While the animal rights people pound away on spay and neuter legislation they say will "reduce the population of unwanted puppies in shelters", there are a couple of things that need to be borne in mind...
1. Puppies are almost always cute and adoptable. In fact, in many areas of the country there are not enough puppies available for adoption to meet the demand. This has led to shelters importing puppies from other states, or even from foreign countries. Adoption will absorb almost all 'unwanted' puppies - if an effort is made to get them to the people who want them.
2. Most dogs are surrendered to animal shelters due to problems with the temperament of the dog, housebreaking problems, destructiveness, or aggressive type behavior. And, yes, this includes puppies adopted from shelters. Puppies, with any luck, grow into dogs and they may not be so cute and cuddly at 2 years old as they were at eight weeks. Additionally, owners usually create their own problems through neglect, lack of time and attention, and plain ignorance of what a dog needs to be a successful pet. Before deciding to get a dog or puppy, which usually entails a 10-15 year commitment of an owner's time, money and emotions, they should take the time to think about and ask themselves if they fully understand what dog ownership requires.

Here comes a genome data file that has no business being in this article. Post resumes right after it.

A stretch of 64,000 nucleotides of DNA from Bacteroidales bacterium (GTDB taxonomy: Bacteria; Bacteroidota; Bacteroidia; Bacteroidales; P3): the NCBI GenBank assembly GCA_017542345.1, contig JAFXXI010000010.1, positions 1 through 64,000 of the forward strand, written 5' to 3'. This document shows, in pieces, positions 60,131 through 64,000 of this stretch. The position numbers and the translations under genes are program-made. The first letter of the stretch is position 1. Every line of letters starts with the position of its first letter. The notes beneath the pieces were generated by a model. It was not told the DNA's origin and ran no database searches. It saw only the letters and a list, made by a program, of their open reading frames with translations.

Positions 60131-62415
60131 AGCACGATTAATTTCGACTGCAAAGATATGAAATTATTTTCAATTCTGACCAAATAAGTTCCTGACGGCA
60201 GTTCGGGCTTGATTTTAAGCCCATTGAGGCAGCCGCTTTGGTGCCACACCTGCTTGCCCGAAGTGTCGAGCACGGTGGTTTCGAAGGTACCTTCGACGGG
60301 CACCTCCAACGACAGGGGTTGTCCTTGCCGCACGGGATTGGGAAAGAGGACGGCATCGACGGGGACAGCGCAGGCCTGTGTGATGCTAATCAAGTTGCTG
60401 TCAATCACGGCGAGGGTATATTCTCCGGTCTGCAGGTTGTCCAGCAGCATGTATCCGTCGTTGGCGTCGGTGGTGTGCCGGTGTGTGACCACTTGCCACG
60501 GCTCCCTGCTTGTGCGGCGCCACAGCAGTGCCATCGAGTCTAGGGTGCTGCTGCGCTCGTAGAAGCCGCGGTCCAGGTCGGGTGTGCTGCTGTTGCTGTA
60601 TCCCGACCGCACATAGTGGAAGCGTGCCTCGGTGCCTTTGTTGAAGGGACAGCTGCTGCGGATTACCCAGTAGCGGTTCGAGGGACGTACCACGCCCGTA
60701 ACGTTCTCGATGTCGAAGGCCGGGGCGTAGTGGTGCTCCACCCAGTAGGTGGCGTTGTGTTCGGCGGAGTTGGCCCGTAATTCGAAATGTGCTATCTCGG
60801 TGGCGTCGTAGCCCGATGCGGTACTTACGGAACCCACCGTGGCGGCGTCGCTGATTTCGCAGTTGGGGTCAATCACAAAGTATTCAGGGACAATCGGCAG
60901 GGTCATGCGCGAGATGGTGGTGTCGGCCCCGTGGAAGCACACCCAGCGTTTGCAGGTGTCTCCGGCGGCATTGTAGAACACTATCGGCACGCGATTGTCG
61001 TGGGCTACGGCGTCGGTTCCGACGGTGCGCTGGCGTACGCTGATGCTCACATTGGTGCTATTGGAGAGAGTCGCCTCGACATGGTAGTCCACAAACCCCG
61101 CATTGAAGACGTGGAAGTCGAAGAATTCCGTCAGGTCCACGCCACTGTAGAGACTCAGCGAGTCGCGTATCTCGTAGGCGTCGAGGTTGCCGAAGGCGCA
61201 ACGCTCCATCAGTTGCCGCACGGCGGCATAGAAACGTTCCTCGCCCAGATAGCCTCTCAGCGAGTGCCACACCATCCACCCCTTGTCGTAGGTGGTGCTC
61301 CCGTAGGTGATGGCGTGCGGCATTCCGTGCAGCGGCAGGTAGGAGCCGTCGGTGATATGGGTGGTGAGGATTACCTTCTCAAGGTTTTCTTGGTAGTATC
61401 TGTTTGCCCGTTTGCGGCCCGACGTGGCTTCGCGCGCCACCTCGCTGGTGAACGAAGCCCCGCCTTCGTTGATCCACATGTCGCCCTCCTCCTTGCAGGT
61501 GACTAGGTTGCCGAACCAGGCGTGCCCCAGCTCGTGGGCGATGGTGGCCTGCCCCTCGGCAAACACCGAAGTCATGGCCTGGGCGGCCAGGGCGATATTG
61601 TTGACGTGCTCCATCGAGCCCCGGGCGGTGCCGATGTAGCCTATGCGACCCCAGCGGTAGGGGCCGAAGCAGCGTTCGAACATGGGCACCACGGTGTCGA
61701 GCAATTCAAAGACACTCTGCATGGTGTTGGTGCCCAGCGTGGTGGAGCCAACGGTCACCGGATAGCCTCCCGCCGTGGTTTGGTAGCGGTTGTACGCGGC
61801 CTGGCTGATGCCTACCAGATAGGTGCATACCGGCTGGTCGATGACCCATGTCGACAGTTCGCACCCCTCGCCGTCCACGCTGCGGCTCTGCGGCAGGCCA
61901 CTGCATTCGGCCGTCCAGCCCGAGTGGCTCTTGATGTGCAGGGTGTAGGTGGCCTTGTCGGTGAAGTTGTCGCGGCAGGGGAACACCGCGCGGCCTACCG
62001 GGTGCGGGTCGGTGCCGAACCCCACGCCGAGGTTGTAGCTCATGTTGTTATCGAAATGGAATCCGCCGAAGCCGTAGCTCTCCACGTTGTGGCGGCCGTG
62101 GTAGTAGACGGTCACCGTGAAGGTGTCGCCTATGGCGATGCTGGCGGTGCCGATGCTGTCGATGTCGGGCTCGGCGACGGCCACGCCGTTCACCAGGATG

This is an puppy distribution and owner education problem, not a population problem. What is needed is a positive effort to get puppies to those who want them, and to educate owners before they get a puppy. What is not needed is a punitive, heavy-handed bureaucracy put in place by ignorant, if well meaning, lawmakers.